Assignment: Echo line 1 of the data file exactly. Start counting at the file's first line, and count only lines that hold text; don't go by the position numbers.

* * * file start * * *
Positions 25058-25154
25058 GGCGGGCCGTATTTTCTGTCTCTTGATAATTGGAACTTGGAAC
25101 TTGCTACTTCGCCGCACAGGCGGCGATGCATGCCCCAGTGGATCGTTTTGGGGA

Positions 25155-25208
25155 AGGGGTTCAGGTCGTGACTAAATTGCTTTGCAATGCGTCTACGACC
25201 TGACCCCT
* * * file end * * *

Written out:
Positions 25058-25154